The earthquake in Haiti at Port-Au-Prince this year has been a shock to the entire world. In a brief moment, the entire city found itself a shambles and over 230,000 people lost their lives. The rebuilding efforts will likely take years but the human toll is unimaginable. Earthquakes are incredibly destructive in their ability to take both life and property. Although epidemics have claimed more lives overall, earthquakes have cut a greater swath of damage on this planet than any other natural disaster. Of the ten deadliest natural disasters of all time, six are earthquakes claiming a staggering total of over 2 million deaths.
Despite the incredible losses, the earthquake in Haiti was not the largest earthquake in history. In fact, looking over meticulous records kept over the past two thousand years, Haiti pales in comparison to some of the historical death counts. It is important to note–at least keeping things in perspective–that the 2010 Haiti earthquake is, sadly, in the top ten of the deadliest natural disasters of all time.
10. The 1923 Great Kantō earthquake, Japan
With a confirmed 105,000 deaths, this tragic quake struck just before noon on September 1st with a magnitude of 8.3 on the Richter scale. Centered around the Kantō plain on the Japanese main island of Honshū, the earthquake devastated many areas of the region, such as Tokyo, Yokohama, Chiba, Kanagawa, and Shizuoka. Fatalities in this quake were exacerbated by the fact that it struck around lunchtime. Since many were cooking lunch over fires, widespread fires broke out with limited ability to extinguish them. A nearby typhoon in Northern Japan did not help the situation; firestorms then erupted and, in one case, developed into a fire whirl which killed roughly 38,000 packed into an open air market in downtown Tokyo.
9. The 893 Ardabil earthquake – Iran
Ardabil is located in the northwest corner of Iran near the Caspian Sea. Due to the location more than the age of this earthquake, there is very little information on what exactly happened or its full impact. It is actually unknown as to when during the year this happened. The magnitude is unknown, but according to the US Geological Survey, roughly 150,000 people were killed. In 1997, another quake struck, although with significantly less destruction and thankfully less loss of life as well.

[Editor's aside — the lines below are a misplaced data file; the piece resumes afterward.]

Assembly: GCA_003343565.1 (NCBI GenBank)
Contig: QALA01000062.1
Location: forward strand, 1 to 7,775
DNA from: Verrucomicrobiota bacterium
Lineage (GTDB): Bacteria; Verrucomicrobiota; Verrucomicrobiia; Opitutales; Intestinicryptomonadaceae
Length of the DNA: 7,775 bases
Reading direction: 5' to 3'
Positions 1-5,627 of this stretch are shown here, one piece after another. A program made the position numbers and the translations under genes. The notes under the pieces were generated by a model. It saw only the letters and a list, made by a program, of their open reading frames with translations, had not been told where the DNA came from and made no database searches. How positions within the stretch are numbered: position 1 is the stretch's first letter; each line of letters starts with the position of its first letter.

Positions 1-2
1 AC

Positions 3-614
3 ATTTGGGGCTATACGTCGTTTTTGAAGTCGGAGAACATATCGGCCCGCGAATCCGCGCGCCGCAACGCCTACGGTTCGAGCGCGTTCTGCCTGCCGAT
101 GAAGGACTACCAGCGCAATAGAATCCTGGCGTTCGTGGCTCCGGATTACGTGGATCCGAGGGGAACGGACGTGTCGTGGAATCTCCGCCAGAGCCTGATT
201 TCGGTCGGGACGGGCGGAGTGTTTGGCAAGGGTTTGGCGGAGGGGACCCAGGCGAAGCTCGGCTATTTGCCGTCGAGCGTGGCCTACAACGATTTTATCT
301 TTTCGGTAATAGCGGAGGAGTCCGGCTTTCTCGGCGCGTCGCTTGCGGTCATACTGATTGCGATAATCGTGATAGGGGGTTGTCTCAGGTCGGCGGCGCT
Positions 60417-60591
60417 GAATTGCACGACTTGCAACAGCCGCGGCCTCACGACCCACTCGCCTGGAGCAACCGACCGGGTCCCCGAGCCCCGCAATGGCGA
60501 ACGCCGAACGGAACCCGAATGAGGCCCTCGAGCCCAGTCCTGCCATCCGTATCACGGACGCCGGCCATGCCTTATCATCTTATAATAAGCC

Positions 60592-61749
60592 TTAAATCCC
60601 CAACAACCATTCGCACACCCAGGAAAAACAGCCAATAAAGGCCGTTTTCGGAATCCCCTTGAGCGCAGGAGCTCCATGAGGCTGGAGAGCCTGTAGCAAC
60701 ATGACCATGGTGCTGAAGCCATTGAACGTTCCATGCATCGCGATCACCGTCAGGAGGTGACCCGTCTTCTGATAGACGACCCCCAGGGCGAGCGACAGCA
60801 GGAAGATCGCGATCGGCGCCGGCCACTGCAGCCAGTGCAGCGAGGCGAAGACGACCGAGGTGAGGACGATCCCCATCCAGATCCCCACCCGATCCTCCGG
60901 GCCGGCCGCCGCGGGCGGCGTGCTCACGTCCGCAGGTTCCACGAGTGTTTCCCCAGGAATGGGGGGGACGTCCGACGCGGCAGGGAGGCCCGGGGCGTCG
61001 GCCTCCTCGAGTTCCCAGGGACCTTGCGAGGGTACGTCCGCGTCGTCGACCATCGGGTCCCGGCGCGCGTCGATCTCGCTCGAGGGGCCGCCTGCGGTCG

8. The 856 Damghan earthquake – Iran
Just 40 years before the destructive Ardabil quake, Damghan was shook to pieces, causing the death of around 200,000 people. At the time, Damghan was the capital of Iran before it was hit with a magnitude 8.0 earthquake. Damghan is located in upper Iran, not far from Ardabil, so of course their catastrophic quakes were no coincidence. In fact, they lie on the Alpide earthquake belt, the world’s second-most seismically active area. It accounts for 17% of the world’s largest earthquakes and 6% of the world’s total quakes.
7. The 1138 Aleppo earthquake – Syria
Starting on October 11th, this Syrian city–the region’s largest just east of the Mediterranean–was ripped to pieces by a magnitude 8.5 earthquake. Although one is left with the impression that the city was leveled, it did not bear the brunt of the quake and some buildings were left standing. A citadel, like the one above, collapsed, killing all 600 inhabitants. Although 230,000 unfortunate souls lost their lives, many survived due to evacuation of the cities in the region. Foreshocks, tremors that take place prior to a major earthquake, tipped off many.
6. 2004 Indian Ocean earthquake
One of the deadliest quakes in history did not even take place on land. Just before 1 AM on December 26th, 2004, a megathrust earthquake occurred off the coast of Sumatra underwater. The earthquake itself did not cause any human deaths, but its aftereffects–tsunamis–ended up costing over 230,000 lives. Due to its location, the earthquake affected nearly 20 countries and displaced 1.69 million people. Despite not being the deadliest quake in history, its impact was felt worldwide, killing people on vacation as far away as Sweden. With a magnitude of 9.3, it is also the second largest earthquake ever recorded and caused the planet to vibrate 1 centimeter.